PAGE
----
When the dot-com bubble popped in 2000, Pets.com was one of its most highly publicized failures. As a result, pet products became a widely used symbol of the limitations of eCommerce. People buying pet supplies over the internet? What a joke!
But nobody is laughing at the idea today. In fact, eCommerce has become such a large component of retail sales in almost every industry, and it’s become so competitive, that pet product makers today face a new challenge. Online sellers driving their prices lower and lower are threatening these manufacturers’ retail partnerships and even their brands’ reputations.
Which is why, if you sell your pet products through a network of online and brick-and-mortar retailers, you need to take steps to create consistent pricing among all of your sellers. That means, among other things, drafting and enforcing a MAP pricing policy. In this post we’ll offer a few best practices.
Recommendations for Developing and Enforcing a MAP policy
1. Make your MAP policy’s guidelines and consequences clear
The point of MAP is to create a fair environment for competition among your resellers, and a consistent buying experience for customers across retail outlets and channels. That means every seller who reads your policy should easily understand what you’re asking of them, and what consequences you’re promising to impose if they go against the policy.
If you want to use the broader definition of “advertised price” to include the shopping-cart price for online retailers, write that clearly in your policy. (Note: You cannot extend your MAP pricing rules to the checkout price; this is widely considered the “sale price” and no longer part of the offer.) If you plan to cut off supply for 30 days for all first-time pricing violations, state that in plain language in the Consequences section.
A common mistake that manufacturers make is adding a bunch of legalese to their MAP policy. They assume this will make the policy look more serious, perhaps even legally binding on their sellers (which it isn’t). But your goal with this pricing policy isn’t to confuse retailers — it’s to earn their compliance with your guidelines for advertised pricing.
For help with this all-important drafting step, read our blog:
4 tips for crafting your MAP policy language.
2. Offer brick-and-mortar retailers incentives to help them compete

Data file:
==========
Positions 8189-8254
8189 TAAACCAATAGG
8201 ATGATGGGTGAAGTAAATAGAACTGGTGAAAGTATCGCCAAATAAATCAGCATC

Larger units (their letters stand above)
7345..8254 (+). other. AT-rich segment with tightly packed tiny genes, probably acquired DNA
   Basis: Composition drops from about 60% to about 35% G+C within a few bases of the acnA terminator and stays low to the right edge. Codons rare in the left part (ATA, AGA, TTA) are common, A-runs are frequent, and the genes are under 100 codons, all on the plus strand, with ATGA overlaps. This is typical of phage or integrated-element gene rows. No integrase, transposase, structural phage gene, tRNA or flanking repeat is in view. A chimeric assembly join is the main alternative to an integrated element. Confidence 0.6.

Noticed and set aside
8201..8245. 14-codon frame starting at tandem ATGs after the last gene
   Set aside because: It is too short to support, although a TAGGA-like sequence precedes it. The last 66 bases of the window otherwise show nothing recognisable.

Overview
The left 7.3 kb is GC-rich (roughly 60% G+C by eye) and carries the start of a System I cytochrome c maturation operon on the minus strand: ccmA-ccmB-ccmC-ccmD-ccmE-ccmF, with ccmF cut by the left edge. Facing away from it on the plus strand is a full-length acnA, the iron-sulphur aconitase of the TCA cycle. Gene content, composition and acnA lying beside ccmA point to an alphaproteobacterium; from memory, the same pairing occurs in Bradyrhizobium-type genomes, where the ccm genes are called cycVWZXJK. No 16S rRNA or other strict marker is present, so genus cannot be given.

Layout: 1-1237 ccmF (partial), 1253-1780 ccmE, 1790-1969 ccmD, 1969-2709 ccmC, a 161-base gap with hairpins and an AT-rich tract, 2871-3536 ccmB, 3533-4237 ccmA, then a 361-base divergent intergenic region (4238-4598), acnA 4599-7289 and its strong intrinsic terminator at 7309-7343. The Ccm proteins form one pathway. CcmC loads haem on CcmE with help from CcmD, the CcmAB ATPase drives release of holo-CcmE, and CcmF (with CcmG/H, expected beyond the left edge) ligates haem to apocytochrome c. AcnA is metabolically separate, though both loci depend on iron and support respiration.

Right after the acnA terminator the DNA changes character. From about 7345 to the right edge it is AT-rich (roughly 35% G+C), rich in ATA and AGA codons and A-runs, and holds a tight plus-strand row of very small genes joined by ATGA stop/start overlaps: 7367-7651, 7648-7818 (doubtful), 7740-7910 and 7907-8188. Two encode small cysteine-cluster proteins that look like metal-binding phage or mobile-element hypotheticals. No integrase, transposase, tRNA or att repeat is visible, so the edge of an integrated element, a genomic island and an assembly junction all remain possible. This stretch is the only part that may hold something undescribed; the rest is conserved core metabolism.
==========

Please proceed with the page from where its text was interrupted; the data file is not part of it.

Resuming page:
To remain on the right side of antitrust laws, a MAP policy must be applied equally to all sellers. That means, for example, that you can’t cut off a small retailer for a first-time pricing violation, but then let one of your larger partners off with a warning for an identical first-time offense.
But there are perfectly legal ways to help your brick-and-mortar sellers compete with their online counterparts. For example, you may offer rebates or discount pricing to all sellers who place your company’s physical product displays in their stores, grant you prominent shelf space, and/or who train their in-store sales reps on the benefits of your products.”
Assuming one of your MAP policy goals is to make sure brick-and-mortar stores continue carrying your brand, you’ll want to offer incentives that allow these store owners to sell your products at prices competitive with eCommerce sellers who have far less overhead.
To understand why these incentives are allowed under antitrust law, read our blog:
Can you treat different resellers in your channel differently?
3. Publicize your MAP policy
Once your MAP policy is written and ready to go, you’ll want to make as big a splash as possible introducing it.
This means drafting a press release to announce the policy and sending it to outlets like Pet Product News and Pet Business. It also means being ready to answer media questions about the policy — why you’ve implemented it, what you’re hoping to accomplish with it, and why it’s going to be good for your resellers and customers alike.
There are many benefits to publicizing your company’s MAP policy. First, you’re putting all sellers on notice that you’ve formalized your plans to rein in pricing violations. That will lessen the likelihood of retailers trying to sneak in a below-MAP price listing to make some quick sales, because they’ll know you’re more likely to be on the lookout for that sort of thing. It will also be welcome to news all of your reputable retailers — particularly those who operate physical stores — who worry about being unfairly undersold by their competitors.
A second benefit of publicizing your MAP policy is that it will make your brand more attractive to retailers not already selling your products. When they see that your company takes pricing consistency seriously, a new retailer will be more likely to want to work with you.
Bonus tip: don’t manage your MAP monitoring and enforcement alone
One final note: Once you’ve put your MAP policy into effect, you’ll have to monitor your brands’ entire online presence 24/7 to make sure everyone is advertising your products at the approved prices. Given how many online marketplaces and eCommerce sites your products could be appearing at any moment — perhaps hundreds of thousands — monitoring all of these prices at all hours just isn’t something you can do without help.
But with the right MAP policy software, you can automate the entire process. The right platform will catch MAP violations immediately, alert your team so you can take quick action, and document these violations for your records or to help you build a case if needed. It will even automatically begin the enforcement process by warning the offender and demanding they remove the violating ad or listing.
To see how TrackStreet helps pet product companies improve their MAP policies, read this Pet Business story: “How Grizzly Pet Products Ramped up MAP Enforcement.”